The Fed kicks the can down the road

The dawdling isn't helping business confidence or the U.S. stock market.

Robert Johnson, CFA 21 September, 2015 | 5:00PM

For all the Fed buildup, markets ended up not doing much for the week as a whole. Equity markets generally did well in the middle of the week on hopes that the Fed would leave rates unchanged. However, markets decided that wasn't such a good thing after all, with rate uncertainty likely to persist, maybe through the end of the year.

The oral comments and changes in Fed economic forecasting were not terribly reassuring relative to the underlying strength of the U.S. economy outside of the consumer. Additionally, the Fed still seemed intent on raising rates in 2015 despite standing firm for now, as indicated by the Fed Governors Fed Funds Projections.

The Fed's own tone of uncertainty and fear of acting decisively certainly isn't a positive for businesses or investor confidence, either. More than anything else, markets hate uncertainty.

For the week, U.S. equity markets were virtually unchanged, and Europe was down about a percent on worries about the Greek elections on Sunday. Emerging markets, despite relatively soft economic news, managed about a 1% gain, most likely because U.S. rates did not go up, reducing the short-term threat of capital outflows. Commodities had another sinking spell, dropping 1.4% for the week, most likely because of a generally softer economic outlook from the Fed. Bonds were the star performers, based on the Fed's decision and softer Fed forecasts. The rate on the U.S. 10-year bond dropped from 2.18% last week to 2.13% on Friday.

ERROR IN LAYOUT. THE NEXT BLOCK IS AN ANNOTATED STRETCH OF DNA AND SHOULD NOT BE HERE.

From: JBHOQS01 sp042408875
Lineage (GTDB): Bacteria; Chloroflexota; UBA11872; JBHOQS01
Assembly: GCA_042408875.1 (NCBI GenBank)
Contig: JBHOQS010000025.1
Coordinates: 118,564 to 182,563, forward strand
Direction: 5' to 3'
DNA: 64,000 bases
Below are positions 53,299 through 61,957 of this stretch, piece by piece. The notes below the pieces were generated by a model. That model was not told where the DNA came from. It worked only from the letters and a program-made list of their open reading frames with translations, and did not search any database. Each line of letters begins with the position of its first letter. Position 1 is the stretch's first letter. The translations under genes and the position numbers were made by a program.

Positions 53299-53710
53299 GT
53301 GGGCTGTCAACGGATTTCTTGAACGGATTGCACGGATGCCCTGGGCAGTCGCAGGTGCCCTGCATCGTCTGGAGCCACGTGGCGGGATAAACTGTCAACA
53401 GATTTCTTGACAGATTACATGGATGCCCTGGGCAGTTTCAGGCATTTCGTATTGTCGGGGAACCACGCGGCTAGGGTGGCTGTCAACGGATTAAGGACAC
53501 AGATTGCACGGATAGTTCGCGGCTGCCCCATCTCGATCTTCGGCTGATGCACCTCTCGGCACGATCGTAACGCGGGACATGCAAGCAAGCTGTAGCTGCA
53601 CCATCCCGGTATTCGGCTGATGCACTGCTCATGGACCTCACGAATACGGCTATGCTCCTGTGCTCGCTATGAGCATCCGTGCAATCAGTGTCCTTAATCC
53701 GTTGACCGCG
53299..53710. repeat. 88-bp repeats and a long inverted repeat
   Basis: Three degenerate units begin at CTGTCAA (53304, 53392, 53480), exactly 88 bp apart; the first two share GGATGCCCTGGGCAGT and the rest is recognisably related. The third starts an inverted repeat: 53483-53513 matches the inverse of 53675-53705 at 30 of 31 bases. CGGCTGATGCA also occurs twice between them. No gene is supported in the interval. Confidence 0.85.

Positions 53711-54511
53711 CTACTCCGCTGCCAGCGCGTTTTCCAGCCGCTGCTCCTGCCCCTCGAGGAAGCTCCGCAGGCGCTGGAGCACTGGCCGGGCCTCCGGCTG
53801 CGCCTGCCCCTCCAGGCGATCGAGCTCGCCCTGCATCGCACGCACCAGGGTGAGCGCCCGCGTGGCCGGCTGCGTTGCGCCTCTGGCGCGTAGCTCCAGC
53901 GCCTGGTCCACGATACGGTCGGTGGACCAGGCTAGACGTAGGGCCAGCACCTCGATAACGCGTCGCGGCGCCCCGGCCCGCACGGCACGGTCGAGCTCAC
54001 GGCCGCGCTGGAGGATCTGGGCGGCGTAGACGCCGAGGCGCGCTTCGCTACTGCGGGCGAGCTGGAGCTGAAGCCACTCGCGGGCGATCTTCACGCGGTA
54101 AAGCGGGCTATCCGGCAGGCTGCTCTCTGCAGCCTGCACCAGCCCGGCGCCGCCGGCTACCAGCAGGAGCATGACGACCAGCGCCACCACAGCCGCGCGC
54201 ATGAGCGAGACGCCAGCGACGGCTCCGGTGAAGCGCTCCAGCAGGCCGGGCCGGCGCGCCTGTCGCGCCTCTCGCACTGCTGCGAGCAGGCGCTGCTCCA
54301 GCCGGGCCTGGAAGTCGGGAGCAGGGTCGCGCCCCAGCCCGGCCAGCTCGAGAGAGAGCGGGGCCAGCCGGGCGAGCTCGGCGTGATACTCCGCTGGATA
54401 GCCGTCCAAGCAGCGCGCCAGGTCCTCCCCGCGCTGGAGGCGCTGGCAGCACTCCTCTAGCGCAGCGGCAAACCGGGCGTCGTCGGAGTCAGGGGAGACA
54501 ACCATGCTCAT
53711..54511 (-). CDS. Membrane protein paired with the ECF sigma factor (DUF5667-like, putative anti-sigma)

The economic news was a little tricky this week because performance was highly dependent on which starting points were chosen and how one treated revisions to past months. Retail sales looked OK, certainly no cliff dive, as year-over-year sales remained at a very healthy 3.7%, adjusted for inflation. Housing starts and permits looked good, too. Although some of the month-to-month data wobbled a bit, year-over-year growth rates were still solidly in the double digits with little to no diminution of the trend. Unfortunately, the manufacturing sector continues to struggle, and full-year growth rates continue to erode, according to the most recent industrial production report. However, there were some sectors, such as machinery, that managed some nice gains month to month.

The Fed stands pat after all

The Fed opted to kick the can down the road a bit, and decided not to raise rates at its September meeting. That was what about 75% of market participants had anticipated. While the Fed admitted that employment and inflation levels were approaching its goals, it worried that slower international economic activity would potentially depress U.S. growth rates (and employment) while a strong dollar was likely to keep inflation lower for longer. It also had some concerns that the unemployment rate might not be the optimal metric for the labour market given a lower labour market participation rate and a continued high rate of part-time employees who want to be working full time. Given the uncertainty, it didn't feel an imminent need to raise rates. On the other hand, 13 of 17 governors thought that rates would be raised in 2015, hardly reassuring for those who want low rates indefinitely.